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Slipped Disc

Back pain is a common ailment that affects millions of people worldwide. One of the underlying causes of back pain is a slipped disc, also known as a herniated disc. This condition can be debilitating and severely impact a person’s quality of life. In this blog, we will delve into the symptoms, causes, traditional treatment methods, and explore the potential benefits of Transcutaneous Electrical Nerve Stimulation (TENS) therapy for managing slipped discs.

Understanding Slipped disc

A herniated disc or slipped disc occurs when one of the soft cushions (discs) between the bones of the spine slips or ruptures. These discs have a jelly-like center surrounded by a tougher outer layer. When the center pushes out through a tear in the outer layer, it leads to a herniated disc, also known as a slipped disc or ruptured disc.

While a herniated disc can happen in any part of the spine, it commonly occurs in the lower back. Depending on the location of the herniated disc, it can cause pain, numbness, or weakness in the leg or arm.

It’s important to note that many individuals with a herniated disc may not experience any symptoms. For those who do have symptoms, they often improve over time. In most cases, surgery is not necessary to alleviate the problem.

Please keep in mind that this information is provided for educational purposes only, and it’s crucial to consult a healthcare professional for an accurate diagnosis and appropriate treatment options.

Symptoms of Slipped disc

Most herniated discs occur in the lower back, but they can also occur in the neck. Signs and symptoms depend on where the disc is situated and whether the disc is pressing on a nerve. Herniated discs usually affect one side of the body.

Intense pain

The primary symptom of a slipped disc is sharp, shooting pain that radiates along the affected nerve pathway. The pain can vary from mild to severe and may worsen with movement or certain positions.

Numbness and tingling

Depending on the location of the slipped disc, you may experience numbness or tingling in the corresponding areas, such as the legs or arms.

Muscle weakness

A slipped disc can lead to muscle weakness, causing difficulty in performing certain activities, such as lifting objects or walking.

Loss of bladder or bowel control

In rare cases, a slipped disc may compress the nerves responsible for controlling bladder or bowel functions, resulting in incontinence. If you experience this symptom, seek medical attention immediately.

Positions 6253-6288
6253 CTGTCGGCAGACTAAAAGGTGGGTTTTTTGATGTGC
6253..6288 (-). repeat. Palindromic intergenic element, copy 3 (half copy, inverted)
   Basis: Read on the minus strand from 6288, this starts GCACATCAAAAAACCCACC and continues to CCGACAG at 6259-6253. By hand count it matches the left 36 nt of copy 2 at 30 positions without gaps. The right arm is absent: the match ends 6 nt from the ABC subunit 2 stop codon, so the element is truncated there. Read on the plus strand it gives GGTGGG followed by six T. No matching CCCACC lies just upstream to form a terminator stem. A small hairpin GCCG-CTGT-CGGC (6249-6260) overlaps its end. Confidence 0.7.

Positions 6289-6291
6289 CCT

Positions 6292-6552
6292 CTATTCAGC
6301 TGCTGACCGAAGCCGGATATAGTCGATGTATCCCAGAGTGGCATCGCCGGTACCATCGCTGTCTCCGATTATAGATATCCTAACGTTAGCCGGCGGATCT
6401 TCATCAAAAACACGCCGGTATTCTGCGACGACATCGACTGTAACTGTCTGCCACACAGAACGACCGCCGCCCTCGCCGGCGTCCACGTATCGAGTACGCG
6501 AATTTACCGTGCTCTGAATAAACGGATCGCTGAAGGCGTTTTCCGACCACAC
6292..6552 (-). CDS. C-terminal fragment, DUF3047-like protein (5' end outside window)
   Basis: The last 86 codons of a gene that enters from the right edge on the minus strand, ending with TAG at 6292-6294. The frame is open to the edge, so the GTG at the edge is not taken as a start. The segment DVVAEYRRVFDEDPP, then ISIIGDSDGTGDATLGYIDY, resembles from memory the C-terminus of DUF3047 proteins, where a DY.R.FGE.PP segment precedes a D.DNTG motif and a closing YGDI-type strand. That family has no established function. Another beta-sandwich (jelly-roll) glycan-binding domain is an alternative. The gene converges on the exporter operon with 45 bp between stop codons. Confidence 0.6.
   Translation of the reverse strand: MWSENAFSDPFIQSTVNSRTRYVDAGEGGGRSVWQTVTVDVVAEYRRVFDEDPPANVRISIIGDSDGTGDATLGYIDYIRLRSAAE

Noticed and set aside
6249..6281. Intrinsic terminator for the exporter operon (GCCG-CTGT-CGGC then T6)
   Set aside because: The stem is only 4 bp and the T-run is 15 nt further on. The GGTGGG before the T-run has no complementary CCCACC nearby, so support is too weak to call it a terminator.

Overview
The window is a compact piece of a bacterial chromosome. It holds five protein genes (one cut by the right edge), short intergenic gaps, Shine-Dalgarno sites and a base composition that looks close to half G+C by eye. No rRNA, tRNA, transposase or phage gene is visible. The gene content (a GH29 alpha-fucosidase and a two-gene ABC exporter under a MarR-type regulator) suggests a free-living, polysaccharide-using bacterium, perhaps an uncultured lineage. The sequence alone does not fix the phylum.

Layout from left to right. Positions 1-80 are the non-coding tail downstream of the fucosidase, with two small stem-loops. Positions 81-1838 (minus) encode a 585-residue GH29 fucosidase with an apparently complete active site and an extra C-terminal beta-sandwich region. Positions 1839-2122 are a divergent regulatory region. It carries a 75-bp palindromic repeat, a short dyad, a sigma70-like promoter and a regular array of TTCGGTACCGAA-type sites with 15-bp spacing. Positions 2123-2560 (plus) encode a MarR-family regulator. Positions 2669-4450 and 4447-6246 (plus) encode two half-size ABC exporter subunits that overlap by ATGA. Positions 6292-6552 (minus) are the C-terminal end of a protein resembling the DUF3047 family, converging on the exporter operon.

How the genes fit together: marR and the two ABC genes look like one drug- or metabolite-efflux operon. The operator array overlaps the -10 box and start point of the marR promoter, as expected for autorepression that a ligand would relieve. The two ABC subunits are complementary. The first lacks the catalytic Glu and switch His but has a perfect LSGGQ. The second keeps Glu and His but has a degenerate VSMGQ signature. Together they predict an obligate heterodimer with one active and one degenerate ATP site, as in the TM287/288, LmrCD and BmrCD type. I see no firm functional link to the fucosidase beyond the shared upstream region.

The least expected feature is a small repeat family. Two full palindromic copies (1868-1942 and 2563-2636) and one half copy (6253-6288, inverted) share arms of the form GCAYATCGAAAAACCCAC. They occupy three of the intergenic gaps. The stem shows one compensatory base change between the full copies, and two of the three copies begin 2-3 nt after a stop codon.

Arm or leg pain

If a herniated disc is located in the lower back, it commonly causes pain not only in the lower back itself but also in the buttocks, thigh, calf, and sometimes even in a portion of the foot.

Causes of Slipped Disc

Age-related degeneration

As we age, the discs in our spine lose water content, making them less flexible and more prone to injury.

Repetitive stress

Certain occupations or activities that involve repetitive movements or heavy lifting can increase the risk of a slipped disc.


Accidents, falls, or sudden twisting motions can cause the disc to slip out of place.

Poor posture: Maintaining poor posture over a prolonged period can strain the spinal discs, making them more susceptible to herniation.

Other Causes of Slipped Disc

  • Slipped discs occur when the outer ring weakens or tears, allowing the inner portion to slip out. This can happen due to age-related changes or certain motions.
  • Actions like twisting or turning while lifting an object can cause a disc to slip out of place.
  • Lifting heavy objects, especially in the case of very large and heavy objects, can strain the lower back and lead to a slipped disc.
  • Individuals with physically demanding jobs that involve frequent lifting are at an increased risk of slipped discs.
  • Being overweight puts extra pressure on the discs, increasing the risk of a slipped disc.
  • Weak muscles and a sedentary lifestyle can contribute to the development of a slipped disc.